Clean energy stocks haven’t performed well in 2023. In fact, the iShares Global Clean Energy ETF (NASDAQ:ICLN) plummeted more than 30% since the start of the year. The reason for the lackluster performance is perhaps due to relatively lower oil prices. This has made renewable energy alternatives less competitive.
Nonetheless, the Ukraine-Russia War and the Israel-Hamas War could potentially make clean energy stocks attractive again. The ongoing geopolitical events may disrupt the supply of oil and gas, raising their prices and increasing the demand for alternative energy sources.
Importantly, the global shift to clean energy is widening. Supported by governments, investors, and consumers, concerns about climate change and environmental sustainability are ever-growing.
Let’s delve into three clean energy stocks that can survive anything and deliver strong returns in the long run.
Brookfield Renewable Partners (BEP)
Brookfield Renewable Partners (NYSE:BEP) is one of the largest renewable power companies in the world. Its portfolio boasts over 21,000 megawatts (MW) of capacity across hydroelectric, wind, solar, and storage facilities.
The company is majority owned by Brookfield Asset Management, an alternative investment manager equity firm. It functions by deploying capital through a variety of funds.
The company operates in 15 countries, generating stable cash flows from long-term contracts with customers. BEP has built up an immense energy capacity at a combined 166,000 MW from both developing and currently operating assets. Despite the large portfolio of renewable energy assets, higher interest rates have negatively impacted BEP’s near-term share price growth.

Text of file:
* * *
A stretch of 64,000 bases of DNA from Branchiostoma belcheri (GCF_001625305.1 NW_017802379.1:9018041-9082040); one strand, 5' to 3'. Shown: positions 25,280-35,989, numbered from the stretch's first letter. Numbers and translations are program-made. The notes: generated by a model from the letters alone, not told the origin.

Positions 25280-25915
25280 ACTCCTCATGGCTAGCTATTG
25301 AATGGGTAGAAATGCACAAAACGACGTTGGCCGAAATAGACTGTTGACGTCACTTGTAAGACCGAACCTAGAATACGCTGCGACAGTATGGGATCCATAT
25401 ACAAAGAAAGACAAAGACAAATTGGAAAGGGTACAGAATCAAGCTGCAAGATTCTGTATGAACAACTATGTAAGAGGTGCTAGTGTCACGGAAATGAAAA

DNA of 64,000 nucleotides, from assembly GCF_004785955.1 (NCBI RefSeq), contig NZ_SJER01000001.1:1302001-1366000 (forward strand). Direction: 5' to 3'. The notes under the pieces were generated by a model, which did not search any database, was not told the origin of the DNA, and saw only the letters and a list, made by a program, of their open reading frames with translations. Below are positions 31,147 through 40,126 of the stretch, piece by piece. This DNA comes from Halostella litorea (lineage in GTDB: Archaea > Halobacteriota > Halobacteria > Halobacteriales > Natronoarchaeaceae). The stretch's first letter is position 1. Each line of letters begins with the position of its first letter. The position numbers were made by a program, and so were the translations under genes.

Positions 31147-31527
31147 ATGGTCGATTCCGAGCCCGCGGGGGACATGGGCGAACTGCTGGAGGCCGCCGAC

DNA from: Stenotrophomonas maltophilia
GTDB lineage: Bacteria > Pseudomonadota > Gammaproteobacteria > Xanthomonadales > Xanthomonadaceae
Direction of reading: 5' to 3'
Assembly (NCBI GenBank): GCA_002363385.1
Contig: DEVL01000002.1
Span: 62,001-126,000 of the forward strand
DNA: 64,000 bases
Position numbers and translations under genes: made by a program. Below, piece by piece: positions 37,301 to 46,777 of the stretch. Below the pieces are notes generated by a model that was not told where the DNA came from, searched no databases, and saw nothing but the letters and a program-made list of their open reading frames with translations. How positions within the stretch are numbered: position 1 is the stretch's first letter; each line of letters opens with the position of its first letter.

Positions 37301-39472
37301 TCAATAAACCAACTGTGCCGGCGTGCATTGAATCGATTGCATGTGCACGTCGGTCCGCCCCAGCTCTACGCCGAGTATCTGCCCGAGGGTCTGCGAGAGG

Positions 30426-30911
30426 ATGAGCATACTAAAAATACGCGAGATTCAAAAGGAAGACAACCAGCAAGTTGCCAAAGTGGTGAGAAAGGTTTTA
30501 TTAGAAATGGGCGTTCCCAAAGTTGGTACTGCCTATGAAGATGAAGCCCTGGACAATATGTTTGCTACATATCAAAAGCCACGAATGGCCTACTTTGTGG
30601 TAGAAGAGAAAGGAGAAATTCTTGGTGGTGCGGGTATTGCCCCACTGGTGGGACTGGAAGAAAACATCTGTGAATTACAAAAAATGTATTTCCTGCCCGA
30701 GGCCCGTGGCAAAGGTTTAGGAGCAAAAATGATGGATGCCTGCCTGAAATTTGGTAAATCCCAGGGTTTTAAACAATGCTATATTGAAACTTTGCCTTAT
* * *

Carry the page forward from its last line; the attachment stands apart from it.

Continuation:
However, as clean energy stocks come back into favor, buying BEP now is a smart move. Currently, shares trade at 2.1x forward sales, which could be a great bargain for potential long-term holders.
First Solar (FSLR)
A number of earnings beats throughout 2023 should keep First Solar (NASDAQ:FSLR) on clean energy investors’ watchlists.
Last week, First Solar reported its Q3 earnings results, which saw the solar energy firm beating bottom-line estimates. While revenue figures came in slightly smaller than expected, the company increased full-year earnings guidance. Despite a difficult solar energy demand, First Solar has proven it can thrive.
The solar panel manufacturer has been able to meaningfully increase earnings while also growing revenue by double-digits percentage points. The company appears quite confident in its future prospects. Specifically, it announced a new manufacturing site in the U.S., adding to manufacturing capacity.
Most importantly, First Solar will play a pivotal role in the broader shift to renewable energy. Government support from the Inflation Reduction Act of August 2022 extended the federal investment tax credit (ITC) for solar projects to 26% through 2025. Thus, First Solar could see its intrinsic growth rate boosted in the long term.
Even though FSLR started to look a bit oversold after releasing its earnings print, shares have tumbled nearly 10% since then. The company now trades at 11.8x forward earnings.
Ormat Technologies (ORA)
Ormat Technologies (NYSE:ORA) primarily engages in the geothermal and recovered-energy power business in the U.S., Indonesia, Kenya, Turkey, Chile, Guadeloupe, Guatemala, Ethiopia, and Honduras. Last year, Ormat derived approximately 86% revenue from generating electricity through its geothermal plants and recovered energy-based power plants.
From a year-to-date (YTD) perspective, investors have largely shied away from the stock. In essence, they couldn’t justify the company’s expensive valuation early in the year. ORA’s shares have fallen more than 21% YTD, despite strong earnings and guidance in the second quarter. Also, with valuation multiples essentially halved since January, ORA looks like an attractive investment opportunity.
On the date of publication, Tyrik Torres did not hold (either directly or indirectly) any positions in the securities mentioned in this article. The opinions expressed in this article are those of the writer, subject to the InvestorPlace.com Publishing Guidelines.